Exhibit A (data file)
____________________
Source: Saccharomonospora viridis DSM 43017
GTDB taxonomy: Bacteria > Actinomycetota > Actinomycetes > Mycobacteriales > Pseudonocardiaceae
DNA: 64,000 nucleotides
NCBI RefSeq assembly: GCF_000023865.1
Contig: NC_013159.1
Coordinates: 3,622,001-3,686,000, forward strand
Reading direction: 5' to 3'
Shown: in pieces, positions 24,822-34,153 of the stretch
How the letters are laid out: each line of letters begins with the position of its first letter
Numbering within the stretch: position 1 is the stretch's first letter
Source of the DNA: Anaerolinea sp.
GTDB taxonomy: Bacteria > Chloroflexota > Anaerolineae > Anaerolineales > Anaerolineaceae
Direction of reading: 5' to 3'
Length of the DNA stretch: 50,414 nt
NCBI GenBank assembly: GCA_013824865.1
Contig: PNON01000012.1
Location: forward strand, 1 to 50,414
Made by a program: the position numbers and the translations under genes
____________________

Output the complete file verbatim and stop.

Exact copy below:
Source: Saccharomonospora viridis DSM 43017
GTDB taxonomy: Bacteria > Actinomycetota > Actinomycetes > Mycobacteriales > Pseudonocardiaceae
DNA: 64,000 nucleotides
NCBI RefSeq assembly: GCF_000023865.1
Contig: NC_013159.1
Coordinates: 3,622,001-3,686,000, forward strand
Reading direction: 5' to 3'
Shown: in pieces, positions 24,822-34,153 of the stretch
How the letters are laid out: each line of letters begins with the position of its first letter
Numbering within the stretch: position 1 is the stretch's first letter
Source of the DNA: Anaerolinea sp.
GTDB taxonomy: Bacteria > Chloroflexota > Anaerolineae > Anaerolineales > Anaerolineaceae
Direction of reading: 5' to 3'
Length of the DNA stretch: 50,414 nt
NCBI GenBank assembly: GCA_013824865.1
Contig: PNON01000012.1
Location: forward strand, 1 to 50,414
Made by a program: the position numbers and the translations under genes